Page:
Robert King Fong created the academy because of a lack of focus on the arts in local schools. A local attorney and school-board member, Fong conceived Hemispheres Arts Academy in 2001. He developed the academy as a nonprofit and secured a partnership with Sacramento County Unified School District. The district’s historic building at 16th and N streets was leased to the academy, and the idea became a reality.
At that same time, Hemispheres was awarded the George J. Maloof Sr. Community Cup, which provided a one-time $100,000 donation. Then, in December 2001, Scott was hired as the full-time executive director. A board of directors was put together, and the program took off running in March of 2002.
Fong chairs the eight-member board that pilots Hemispheres. The board is involved in program development and fund-raising. Scott, a professional photographer and graphic designer, also has a history in the nonprofit world.
“Without Farrell and the board, we would not be able to function,” said Ramona Russell, Hemispheres’ communications coordinator. “This place is here because of the hard work of so many and continues to grow with their support and dedication.”
In addition to the weeknight classes, Hemispheres also provides one-day family workshops with themes including The Sound of Painting, Mosaic Design and Exploring Watercolor. Master workshops are being developed to allow advanced students the opportunity to spend a day with master artists in the students’ elected disciplines.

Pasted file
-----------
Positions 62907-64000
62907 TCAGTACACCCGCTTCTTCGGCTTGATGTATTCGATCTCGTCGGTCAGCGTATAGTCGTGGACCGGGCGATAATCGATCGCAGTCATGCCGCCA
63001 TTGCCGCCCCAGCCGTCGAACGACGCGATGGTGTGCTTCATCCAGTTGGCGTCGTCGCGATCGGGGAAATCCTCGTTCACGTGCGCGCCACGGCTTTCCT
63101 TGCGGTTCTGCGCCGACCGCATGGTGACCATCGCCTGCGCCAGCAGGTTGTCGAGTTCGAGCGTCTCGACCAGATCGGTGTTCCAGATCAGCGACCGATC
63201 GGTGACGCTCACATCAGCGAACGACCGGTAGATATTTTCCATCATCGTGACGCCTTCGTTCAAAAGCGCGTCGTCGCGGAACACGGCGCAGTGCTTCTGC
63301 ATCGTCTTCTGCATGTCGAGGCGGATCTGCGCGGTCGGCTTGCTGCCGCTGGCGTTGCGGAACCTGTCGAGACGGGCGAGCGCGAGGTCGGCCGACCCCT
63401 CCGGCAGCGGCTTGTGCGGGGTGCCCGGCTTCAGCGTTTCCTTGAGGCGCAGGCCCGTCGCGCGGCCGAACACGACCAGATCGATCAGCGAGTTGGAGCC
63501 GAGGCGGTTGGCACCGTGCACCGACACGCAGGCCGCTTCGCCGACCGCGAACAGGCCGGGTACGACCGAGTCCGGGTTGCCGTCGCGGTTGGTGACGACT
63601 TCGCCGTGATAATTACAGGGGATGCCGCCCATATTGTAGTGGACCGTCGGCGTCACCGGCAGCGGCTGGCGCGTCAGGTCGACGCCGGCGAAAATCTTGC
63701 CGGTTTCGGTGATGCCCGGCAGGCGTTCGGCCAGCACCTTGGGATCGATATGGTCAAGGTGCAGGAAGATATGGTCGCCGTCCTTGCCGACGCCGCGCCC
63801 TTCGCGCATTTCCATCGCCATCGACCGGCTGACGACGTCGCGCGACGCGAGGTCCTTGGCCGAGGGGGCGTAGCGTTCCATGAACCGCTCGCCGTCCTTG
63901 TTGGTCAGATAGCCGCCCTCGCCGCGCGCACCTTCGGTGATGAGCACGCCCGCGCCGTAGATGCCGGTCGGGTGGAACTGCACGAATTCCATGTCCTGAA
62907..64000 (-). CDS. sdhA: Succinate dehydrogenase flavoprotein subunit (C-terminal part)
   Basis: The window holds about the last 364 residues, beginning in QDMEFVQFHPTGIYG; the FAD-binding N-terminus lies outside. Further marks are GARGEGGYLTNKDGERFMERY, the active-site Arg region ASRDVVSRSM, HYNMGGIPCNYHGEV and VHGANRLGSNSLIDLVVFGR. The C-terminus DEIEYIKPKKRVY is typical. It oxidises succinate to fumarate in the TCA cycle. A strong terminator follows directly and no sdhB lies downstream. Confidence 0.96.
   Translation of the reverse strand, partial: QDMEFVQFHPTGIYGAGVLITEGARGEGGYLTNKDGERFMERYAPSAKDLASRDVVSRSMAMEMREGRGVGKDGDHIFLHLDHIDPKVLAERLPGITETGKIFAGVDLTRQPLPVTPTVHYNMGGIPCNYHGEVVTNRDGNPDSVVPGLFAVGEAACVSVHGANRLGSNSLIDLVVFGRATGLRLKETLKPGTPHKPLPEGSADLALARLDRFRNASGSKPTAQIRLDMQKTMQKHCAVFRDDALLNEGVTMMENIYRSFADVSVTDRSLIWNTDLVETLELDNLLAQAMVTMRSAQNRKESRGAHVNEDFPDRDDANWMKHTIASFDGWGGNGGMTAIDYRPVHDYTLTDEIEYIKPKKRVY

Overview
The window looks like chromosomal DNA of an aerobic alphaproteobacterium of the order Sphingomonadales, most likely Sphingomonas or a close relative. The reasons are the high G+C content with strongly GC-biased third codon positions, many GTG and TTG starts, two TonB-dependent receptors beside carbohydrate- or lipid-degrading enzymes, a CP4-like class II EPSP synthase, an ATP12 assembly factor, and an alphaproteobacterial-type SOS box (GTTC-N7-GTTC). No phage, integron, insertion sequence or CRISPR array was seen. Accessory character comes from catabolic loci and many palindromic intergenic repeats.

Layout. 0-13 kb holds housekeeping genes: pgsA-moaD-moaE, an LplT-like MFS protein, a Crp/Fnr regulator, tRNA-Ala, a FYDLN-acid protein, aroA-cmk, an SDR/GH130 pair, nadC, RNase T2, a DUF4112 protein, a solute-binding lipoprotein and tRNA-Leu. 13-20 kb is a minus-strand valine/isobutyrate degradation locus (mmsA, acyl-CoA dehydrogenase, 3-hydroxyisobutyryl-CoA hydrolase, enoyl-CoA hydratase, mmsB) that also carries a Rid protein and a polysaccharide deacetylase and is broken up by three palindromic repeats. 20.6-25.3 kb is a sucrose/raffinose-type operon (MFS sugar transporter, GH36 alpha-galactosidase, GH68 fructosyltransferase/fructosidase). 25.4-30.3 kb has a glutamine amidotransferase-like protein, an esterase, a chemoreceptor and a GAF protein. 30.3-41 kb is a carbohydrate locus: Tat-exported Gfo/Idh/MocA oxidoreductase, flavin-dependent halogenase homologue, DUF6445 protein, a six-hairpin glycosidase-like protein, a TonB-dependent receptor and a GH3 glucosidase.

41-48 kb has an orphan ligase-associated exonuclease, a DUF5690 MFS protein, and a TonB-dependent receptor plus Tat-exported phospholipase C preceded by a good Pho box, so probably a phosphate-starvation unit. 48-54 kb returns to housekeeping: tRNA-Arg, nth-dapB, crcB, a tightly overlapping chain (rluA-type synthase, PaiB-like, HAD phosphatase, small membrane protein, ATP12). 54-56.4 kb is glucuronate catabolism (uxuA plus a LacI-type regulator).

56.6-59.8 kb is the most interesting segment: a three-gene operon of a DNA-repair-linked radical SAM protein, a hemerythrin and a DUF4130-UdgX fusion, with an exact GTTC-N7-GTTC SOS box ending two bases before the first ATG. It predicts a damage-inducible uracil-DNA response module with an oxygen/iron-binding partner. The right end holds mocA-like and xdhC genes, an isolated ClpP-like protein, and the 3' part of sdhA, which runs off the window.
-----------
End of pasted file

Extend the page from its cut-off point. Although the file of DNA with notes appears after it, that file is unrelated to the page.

The academy regularly participates in the second-Saturday art walk in Sacramento. The Tower Theatre on Broadway is displaying student works, and the academy also is holding art auctions and sales to benefit the organization.
“There is so much that this academy can do for Sacramento youth and the community as a whole,” Russell said. “These kids are so excited to be here. And, when people in the community find out about us, they say, ‘Why didn’t we know about this three months ago?’ The building is so large, and we have the potential to do so much.”
Students are encouraged to express themselves in a structured, but enjoyable environment that is leading many students like Fíona down a road of creativity. Caílin, Fíona’s mother, said, “For this age group, it is so appropriate and great for them to express themselves in such a productive way. It fits in nicely to our schedule, and it provides her a freedom that is priceless.”
Other students say they’ll continue to take Hemispheres classes as long as they can. “This is my third class,” said a freshman student, “and I would encourage it to others because the instructors are nice, and they can give you all of the attention that you need. They help me meet goals I never thought I could meet.”
On Mahon’s recent outing with his class, he shouted to the students, as they were finishing up the last shot, “Anybody learning anything?” A booming “Yes!” filled the street. Mahon knows his students’ strengths and weaknesses and enjoys seeing their work progress.
“These kids really don’t understand that what they have here is a gold mine,” he said. “Even college students don’t get this kind of attention, and, at the same time, it is free. We have no closed doors here and want everyone to come and feel free and open no matter what position they are in.”
“I want to be here,” said a seventh-grader with a grin across his face. “It is more fun than being at home, school or playing with my friends because here I can do it all. I am learning how to take cool pictures, and I have fun and friends, too.”
As Mahon’s class ended, the students walked back to the building still excited about the evening’s events. The Pulskamps headed home from another demanding day. Yet, it was an affordable day, a successful day and a creative day in which another Sacramentan developed a fresh love of the arts.